I’m riding shotgun with Feldtz, heading north on San Pedro toward Fifth Street in an unmarked squad car doing chase for the narcotics detail on a weekday afternoon. This is the street-level counterpart to Chris Luna and Rick Kellogg, the super dope cops with their eyes in the sky.
“If we didn’t go out and arrest the narcotic sellers and the buyers, the downtown area would be a total mess,” Feldtz says. “Downtown L.A. has always been like a free zone. We don’t have drive-by shootings where one gang is retaliating against a different gang. It’s kinda like a free zone where any gangster from any clique anywhere in the city of L.A. can come down here and sell narcotics and not really have to worry about someone doing a drive-by on them.
“Obviously you have a lot of people who are using down here. It’s just like feeding the ducks at the park. You know what the ducks want. They want a piece of bread. Same thing here. They want rock cocaine.”
Feldtz has a sort of detached cynicism that, coupled with his age, plus time in the box, imbues him with a clearer perspective than most.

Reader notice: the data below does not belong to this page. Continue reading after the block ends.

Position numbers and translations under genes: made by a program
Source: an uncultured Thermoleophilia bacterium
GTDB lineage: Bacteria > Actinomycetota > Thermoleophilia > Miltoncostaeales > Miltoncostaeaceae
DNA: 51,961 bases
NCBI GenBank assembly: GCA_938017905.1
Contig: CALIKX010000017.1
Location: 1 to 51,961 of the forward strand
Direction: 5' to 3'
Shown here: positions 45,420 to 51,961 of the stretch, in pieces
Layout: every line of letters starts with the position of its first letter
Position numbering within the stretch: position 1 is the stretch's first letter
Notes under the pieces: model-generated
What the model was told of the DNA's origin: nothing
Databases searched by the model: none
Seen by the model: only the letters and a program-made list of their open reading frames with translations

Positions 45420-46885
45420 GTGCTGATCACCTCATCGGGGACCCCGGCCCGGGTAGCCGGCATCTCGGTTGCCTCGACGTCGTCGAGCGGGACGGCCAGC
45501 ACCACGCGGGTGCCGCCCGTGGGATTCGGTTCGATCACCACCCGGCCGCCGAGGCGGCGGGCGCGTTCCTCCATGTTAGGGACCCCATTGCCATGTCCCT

“You’d be surprised... people who are vice presidents of companies, teachers, writers, actors, entertainers, everybody. Showing up in nice cars to buy narcotics. I think the homeless get a lot of the blame. It’s Joe Schmo citizen, too. It’s soccer mom. It’s everybody that’s coming to buy dope. It’s the whole society that’s coming down to buy dope. It’s not only the homeless.”
A disheveled black man rides close to the car on his bike and taunts us. “I know what time it is,” he says.
“‘One time’ means police,” Feldtz says. “That’s what they call us, ‘one time.’ A lot of times we can be actually hands-on arresting somebody, and less than 50 feet away from us they’re still making a transaction or smoking rock cocaine with us right there. They really get into their thing and they ignore everything else that’s going on.”